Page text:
Bighorn Sheep
Flourishing in Utah
2003 is shaping up as a good fund-raising year for Utah's bighorn sheep management program. More than $250,000 was raised through the sale of seven Utah bighorn sheep conservation hunting permits at two conventions hosted by the Foundation for North American
Wild Sheep (FNAWS).

A total of $160,000 was raised through the sale of three bighorn sheep permits at the national FNAWS convention in Reno, Nevada in January. Included in that amount was $80,000 given for the statewide Rocky Mountain bighorn sheep permit, the highest amount ever paid for a bighorn sheep permit in Utah.

An additional $95,000 was raised through the sale of four bighorn sheep permits at the Utah Chapter of FNAWS convention held March 1 in Sandy.

"Utah is gaining a reputation for having good bighorn sheep rams," said Jim Karpowitz, big game coordinator for the Division of Wildlife Resources. "In fact, a Rocky Mountain bighorn ram that was taken on one of our units last year went well into the record book."

FNAWS will be allowed to keep 10 percent of the conservation permit money raised at their recent conventions. The remaining 90 percent raised from the sale of bighorn sheep permits will go to the Division of Wildlife Resources, to fund Utah's bighorn sheep program

Karpowitz says Utah's flourishing bighorn sheep populations are a result of hard work by the Division of Wildlife Resources and FNAWS. "Except for personnel costs, all of the funding for Utah's bighorn sheep program comes from hunters who buy conservation permits," he said. "The money they provide allows us to transplant sheep, do surveys, conduct bighorn sheep research and place guzzlers in areas where sheep need water.

"If you enjoy hunting or just viewing bighorn sheep in Utah, you can thank FNAWS and the hunters who purchased the permits."

And you don't have to pay $80,000 to hunt bighorn sheep in Utah, either. In 2003, approximately 50 permits will be available to the public through Utah's drawing process. A once-in-a-lifetime bighorn sheep permit in Utah costs residents $508 and nonresidents $1,008.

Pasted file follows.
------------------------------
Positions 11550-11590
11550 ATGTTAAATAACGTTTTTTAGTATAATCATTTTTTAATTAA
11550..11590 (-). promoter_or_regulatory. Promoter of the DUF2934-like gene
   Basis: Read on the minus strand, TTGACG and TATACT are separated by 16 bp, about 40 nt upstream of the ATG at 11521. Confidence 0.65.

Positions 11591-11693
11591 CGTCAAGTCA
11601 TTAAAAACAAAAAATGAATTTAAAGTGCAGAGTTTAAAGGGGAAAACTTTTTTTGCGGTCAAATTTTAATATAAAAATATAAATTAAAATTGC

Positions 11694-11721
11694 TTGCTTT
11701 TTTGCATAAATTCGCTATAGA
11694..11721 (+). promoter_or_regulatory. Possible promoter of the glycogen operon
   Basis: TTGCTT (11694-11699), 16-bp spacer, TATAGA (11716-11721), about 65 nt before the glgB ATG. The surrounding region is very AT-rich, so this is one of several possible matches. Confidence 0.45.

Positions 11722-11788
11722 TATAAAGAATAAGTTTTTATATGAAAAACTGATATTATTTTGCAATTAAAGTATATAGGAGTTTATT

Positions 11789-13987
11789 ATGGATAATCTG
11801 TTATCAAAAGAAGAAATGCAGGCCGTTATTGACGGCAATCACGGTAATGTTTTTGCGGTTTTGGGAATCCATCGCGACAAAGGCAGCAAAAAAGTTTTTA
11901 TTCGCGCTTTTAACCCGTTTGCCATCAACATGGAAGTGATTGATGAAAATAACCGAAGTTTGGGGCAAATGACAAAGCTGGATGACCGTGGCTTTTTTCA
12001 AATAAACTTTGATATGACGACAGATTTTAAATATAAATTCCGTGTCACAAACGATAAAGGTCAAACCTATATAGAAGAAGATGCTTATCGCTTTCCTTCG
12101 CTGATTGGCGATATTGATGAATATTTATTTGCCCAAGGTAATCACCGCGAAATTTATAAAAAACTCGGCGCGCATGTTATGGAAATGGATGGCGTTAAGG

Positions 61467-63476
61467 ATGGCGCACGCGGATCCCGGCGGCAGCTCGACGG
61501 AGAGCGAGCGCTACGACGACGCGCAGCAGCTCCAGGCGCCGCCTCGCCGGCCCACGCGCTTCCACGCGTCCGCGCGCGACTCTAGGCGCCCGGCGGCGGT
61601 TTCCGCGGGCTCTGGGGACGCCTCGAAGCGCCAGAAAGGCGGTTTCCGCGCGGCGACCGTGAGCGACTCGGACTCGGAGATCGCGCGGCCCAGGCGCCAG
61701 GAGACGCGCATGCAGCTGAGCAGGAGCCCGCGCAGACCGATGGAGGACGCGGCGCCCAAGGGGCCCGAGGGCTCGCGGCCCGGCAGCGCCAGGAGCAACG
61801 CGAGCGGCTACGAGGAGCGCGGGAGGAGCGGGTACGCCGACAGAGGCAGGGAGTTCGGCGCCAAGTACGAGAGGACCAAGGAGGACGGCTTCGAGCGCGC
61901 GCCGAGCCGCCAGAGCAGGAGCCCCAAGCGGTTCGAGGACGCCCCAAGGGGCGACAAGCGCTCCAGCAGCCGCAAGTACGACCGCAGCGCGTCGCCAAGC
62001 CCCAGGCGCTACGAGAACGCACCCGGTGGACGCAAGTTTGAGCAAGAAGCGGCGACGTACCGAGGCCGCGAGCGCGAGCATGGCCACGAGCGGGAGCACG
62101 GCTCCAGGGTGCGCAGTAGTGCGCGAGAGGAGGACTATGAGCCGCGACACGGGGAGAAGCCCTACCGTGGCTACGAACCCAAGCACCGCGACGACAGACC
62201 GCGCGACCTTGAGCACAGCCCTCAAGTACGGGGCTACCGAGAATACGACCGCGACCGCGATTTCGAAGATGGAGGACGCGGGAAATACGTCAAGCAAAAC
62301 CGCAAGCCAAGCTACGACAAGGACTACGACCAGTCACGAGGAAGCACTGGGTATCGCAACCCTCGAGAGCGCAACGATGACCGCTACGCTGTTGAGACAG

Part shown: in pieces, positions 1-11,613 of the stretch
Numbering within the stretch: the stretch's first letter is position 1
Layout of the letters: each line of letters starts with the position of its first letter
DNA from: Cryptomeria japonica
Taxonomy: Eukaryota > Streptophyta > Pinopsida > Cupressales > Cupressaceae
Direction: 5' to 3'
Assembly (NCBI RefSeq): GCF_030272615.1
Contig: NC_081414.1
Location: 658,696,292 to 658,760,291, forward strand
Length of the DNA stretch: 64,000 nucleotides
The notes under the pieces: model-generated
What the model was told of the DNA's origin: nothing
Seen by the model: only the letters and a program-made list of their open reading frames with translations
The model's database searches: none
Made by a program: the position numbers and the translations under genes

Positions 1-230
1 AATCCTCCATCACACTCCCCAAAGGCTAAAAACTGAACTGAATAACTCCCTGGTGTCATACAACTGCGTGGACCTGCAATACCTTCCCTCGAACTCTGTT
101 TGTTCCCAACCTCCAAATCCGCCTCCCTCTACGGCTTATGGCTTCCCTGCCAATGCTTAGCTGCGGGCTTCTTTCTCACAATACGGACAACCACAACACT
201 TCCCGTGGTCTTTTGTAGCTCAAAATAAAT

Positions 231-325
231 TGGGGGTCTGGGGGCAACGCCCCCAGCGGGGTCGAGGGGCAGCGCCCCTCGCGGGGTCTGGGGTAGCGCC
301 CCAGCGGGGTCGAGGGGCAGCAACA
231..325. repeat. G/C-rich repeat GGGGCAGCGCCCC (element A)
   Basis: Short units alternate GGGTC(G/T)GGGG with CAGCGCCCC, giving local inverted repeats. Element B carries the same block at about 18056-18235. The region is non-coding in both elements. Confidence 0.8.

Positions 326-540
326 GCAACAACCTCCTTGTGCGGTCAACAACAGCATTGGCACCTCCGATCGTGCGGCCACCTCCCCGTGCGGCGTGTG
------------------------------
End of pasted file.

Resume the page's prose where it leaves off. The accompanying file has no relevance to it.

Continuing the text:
Karpowitz says Utah is home to more than 4,000 bighorn sheep. That total includes more than 3,000 desert bighorns, more than 1,000 Rocky Mountain bighorns and about 200 California bighorns.

Most of Utah's desert bighorns live in the deserts of southern Utah, while Rocky Mountain bighorns are found mostly along the Green River corridor (from Flaming Gorge to the city of Green River) and on Timpanogos and Provo peaks near Provo. California bighorns live on the Newfoundland Mountains and Antelope Island State Park in northern Utah.

During the past 20 years, more than 1,000 bighorn sheep have been transplanted to areas of historic habitat within Utah. Bighorns for these transplant projects have come from both outside the state and from areas within Utah. "During that time, our bighorn sheep populations have tripled," he said. "In some other states bighorn sheep populations are declining, but in Utah they continue to do well."

Karpowitz says bighorn sheep are very drought-tolerant, so he doubts Utah's current drought will cause them major problems. "They were here thousands of years before we arrived and are pretty tolerant of Utah drought," he said.

Everything that's happening with bighorn sheep in Utah is very satisfying to Karpowitz, who calls bighorn sheep "a truly magnificent animal."

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